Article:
A child of an immigrant, her participation in the movement led to her arrest and her imprisonment, her torture at the hands of her own government. And so she knows what it’s like to live without the most basic human rights that so many are fighting for today. But she also knows what it is to persevere. She knows what it is to overcome — because today that woman is your nation’s president, Dilma Rousseff. (Applause.)

Our two nations face many challenges. On the road ahead, we will certainly encounter many obstacles. But in the end, it is our history that gives us hope for a better tomorrow. It is the knowledge that the men and women who came before us have triumphed over greater trials than these — that we live in places where ordinary people have done extraordinary things.

It’s that sense of possibility, that sense of optimism that first drew pioneers to this New World. It’s what binds our nations together as partners in this new century. It’s why we believe, in the words of Paul Coelho, one of your most famous writers, “With the strength of our love and our will, we can change our destiny, as well as the destiny of many others.”

Muito obrigado. Thank you. And may God bless our two nations. Thank you very much. (Applause.)

Imagem extraída daqui.


Ah, eu assisti o começo do discurso na televisão. Não sei porque, mas sou uma entre os brasileiros que ficaram felizes e sorrindo quando ele falou algumas palavras em português. Não faz sentido nenhum, mas é a verdade. rs
O mais complicado nesse desafio, professora, é que ele fala numa velocidade mais rápida do que eu consigo entender lendo. Mas, em relação à pronúncia das palavras, com certeza ajuda muito!

Eu sei, Paloma! Mas vale a dica!

Jonathan Caroba – 2004

Professora, assim como a Paloma eu assisti o início do discurso do Presidente Obama. Porém, fui confundido com a sua pronuncia e com a tradução. As palavras em português não ajudaram muito, já que ele apenas disse algumas saudações.
De qualquer forma, é muito mais compreensível quando você pode ler o discurso, ao invés de escutá-lo. Confesso que não lí o discurso (acima) completamente, mas pelo pouco que eu lí, entendi que meu inglês é melhor que o da Dilma!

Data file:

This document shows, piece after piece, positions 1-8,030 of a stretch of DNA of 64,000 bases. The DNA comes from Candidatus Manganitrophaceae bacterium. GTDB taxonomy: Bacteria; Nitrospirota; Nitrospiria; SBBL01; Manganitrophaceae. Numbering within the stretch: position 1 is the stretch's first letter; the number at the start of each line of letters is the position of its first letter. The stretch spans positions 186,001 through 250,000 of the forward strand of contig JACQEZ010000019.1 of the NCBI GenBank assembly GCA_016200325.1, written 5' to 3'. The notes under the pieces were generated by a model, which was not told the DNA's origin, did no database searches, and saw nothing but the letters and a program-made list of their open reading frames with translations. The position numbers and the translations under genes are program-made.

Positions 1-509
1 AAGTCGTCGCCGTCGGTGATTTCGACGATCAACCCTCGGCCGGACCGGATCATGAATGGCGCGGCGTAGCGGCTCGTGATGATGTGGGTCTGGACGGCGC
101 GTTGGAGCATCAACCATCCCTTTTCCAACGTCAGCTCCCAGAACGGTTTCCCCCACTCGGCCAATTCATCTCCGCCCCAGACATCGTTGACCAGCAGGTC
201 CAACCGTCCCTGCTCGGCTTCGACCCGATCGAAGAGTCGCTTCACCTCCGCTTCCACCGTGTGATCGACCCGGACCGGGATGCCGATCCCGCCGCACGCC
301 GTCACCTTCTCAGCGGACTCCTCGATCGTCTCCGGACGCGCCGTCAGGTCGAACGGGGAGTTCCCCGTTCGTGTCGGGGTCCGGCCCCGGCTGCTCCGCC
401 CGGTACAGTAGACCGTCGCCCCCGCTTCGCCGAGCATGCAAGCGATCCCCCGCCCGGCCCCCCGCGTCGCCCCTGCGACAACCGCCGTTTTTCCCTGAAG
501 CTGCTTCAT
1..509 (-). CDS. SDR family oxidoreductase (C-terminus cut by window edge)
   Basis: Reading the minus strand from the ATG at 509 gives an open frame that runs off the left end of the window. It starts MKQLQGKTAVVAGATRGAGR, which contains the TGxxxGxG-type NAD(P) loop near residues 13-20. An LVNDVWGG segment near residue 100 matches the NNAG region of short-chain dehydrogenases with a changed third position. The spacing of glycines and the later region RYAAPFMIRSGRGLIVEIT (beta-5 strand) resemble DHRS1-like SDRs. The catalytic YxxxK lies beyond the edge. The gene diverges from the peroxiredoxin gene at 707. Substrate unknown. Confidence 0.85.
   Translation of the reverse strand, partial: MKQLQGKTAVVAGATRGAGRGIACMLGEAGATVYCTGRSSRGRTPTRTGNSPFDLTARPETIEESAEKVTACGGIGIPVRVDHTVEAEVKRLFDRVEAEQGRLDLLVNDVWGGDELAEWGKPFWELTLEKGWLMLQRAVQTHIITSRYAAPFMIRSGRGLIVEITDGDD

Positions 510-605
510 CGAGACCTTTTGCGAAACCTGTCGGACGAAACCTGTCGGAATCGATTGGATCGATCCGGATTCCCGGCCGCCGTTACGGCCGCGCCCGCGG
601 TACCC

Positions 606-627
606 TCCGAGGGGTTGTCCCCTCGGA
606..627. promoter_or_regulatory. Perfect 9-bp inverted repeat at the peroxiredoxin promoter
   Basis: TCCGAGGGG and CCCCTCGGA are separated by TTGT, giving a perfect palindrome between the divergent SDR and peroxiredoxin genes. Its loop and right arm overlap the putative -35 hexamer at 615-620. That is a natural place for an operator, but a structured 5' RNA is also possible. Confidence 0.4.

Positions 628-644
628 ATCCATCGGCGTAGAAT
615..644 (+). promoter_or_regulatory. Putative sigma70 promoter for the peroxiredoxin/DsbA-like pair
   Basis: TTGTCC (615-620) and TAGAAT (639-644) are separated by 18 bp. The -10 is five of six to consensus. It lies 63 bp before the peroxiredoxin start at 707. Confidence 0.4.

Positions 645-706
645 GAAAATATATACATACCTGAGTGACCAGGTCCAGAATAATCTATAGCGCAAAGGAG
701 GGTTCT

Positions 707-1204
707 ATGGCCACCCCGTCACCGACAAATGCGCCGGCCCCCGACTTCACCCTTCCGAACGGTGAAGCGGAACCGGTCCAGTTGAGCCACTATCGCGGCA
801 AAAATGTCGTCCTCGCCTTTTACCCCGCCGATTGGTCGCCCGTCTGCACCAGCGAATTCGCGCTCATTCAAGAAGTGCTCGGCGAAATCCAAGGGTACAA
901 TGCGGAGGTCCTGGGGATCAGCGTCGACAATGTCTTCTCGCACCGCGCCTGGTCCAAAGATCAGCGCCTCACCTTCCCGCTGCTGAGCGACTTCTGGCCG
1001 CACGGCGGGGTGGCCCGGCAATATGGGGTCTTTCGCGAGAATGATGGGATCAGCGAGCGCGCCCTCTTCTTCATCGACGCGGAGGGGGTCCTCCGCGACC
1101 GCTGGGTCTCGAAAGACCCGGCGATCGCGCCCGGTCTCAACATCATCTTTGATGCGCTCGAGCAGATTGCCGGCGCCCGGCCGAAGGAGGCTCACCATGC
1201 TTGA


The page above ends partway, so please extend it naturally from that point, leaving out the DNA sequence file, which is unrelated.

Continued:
Obama agradece a Dilma: Obrigado!
E a Dilma: Thank you!

Vi o vídeo do discurso dele no Teatro municipal, mas acompanhar, mesmo com o texto, é bem difícil, mas deu para entender boa parte do que foi falado e quem não assistiu também pode conferir nos sites e telejornais, um resumo do que foi dito pelo presidente. Ele realmente gostou do Brasil (:


Muito interessante a visita dele ao Rio de Janeiro, será algo que ficará para a história! Mas em relação ao discurso, acho que foi algo muito extenso, que poderia ter sido resumido… O discurso dele parece até os discursos do Fidel, intermináveis!

Ops, esqueci de por a turma…

Flavia Irigon turma 3004

professora ñ entendi bulhufas do q ele disse, e muito difícil acompanha, e palavra atras de palavra.
ele fala muito rapido.

Confesso que achei uma loucura essa visita repentina do presidente Barack Obama ao Rio de Janeiro. Assisti ao discurso, e posso dizer que consegui acompanhar algumas partes, porém outras eram impossíveis de ser acompanhadas mesmo com todo o texto á minha frente. A pronúncia dos americanos é muito rápida, afinal eles já estão acostumados com isso. O discurso em si, me pareceu um pouco repetitivo em alguns momentos e , ironicamente, pequeno.

Desculpe, esqueci de postar que sou da turma 2004. Número 5.

Eu assisti só o comecinho do discurso, mas não consegui entender nada, e mudei de canal. Mas até achei interessante a visita dele aqui, mesmo desconfiando que tenham segundas intenções.

Caroline, Turma: 3004

Vi pouco do discurso de Barack Obama.
Não me pareceu tãao interessante, pois apesar de ser uma pessoa simpática veio aqui apenas defender seus interesses ^^
Mas, mudando de assunto, consegui sim, acompanhar o discurso de Obama, mas com problemas para entender sua pronuncia, pois estou bem mais acostumado com o inglês britânico, o qual pratico desde pequeno. Além do mais, o tempo foi nitidamente, pelo menos para mim, desnecessário . ^^’

Charles Santos T:2004 N:07

Caramba, é um discurso pequeno ein rs
Bom, assisti ao discurso, mas não ao todo, tentei acompanhar pelo texto, mas me perdi, é bem difícil, pois ele fala muito rápido.
Ao contrário do Charles(acima), estou bem mais acostumado com o inglês americano, por algumas notícias que eu vejo, ou até músicas que eu ouço, então não foi necessariamente pra mim algo de 7 cabeças. =)

Que bom, Danilo!

I dont know what to say. This web site is amazing. Thats not truly a actually substantial statement, but its all I could come up with soon after reading this. You know a great deal about this subject. Much making sure that you produced me wish to understand additional about it. Your web site is my stepping stone, my buddy. Many thanks for that heads up on this theme.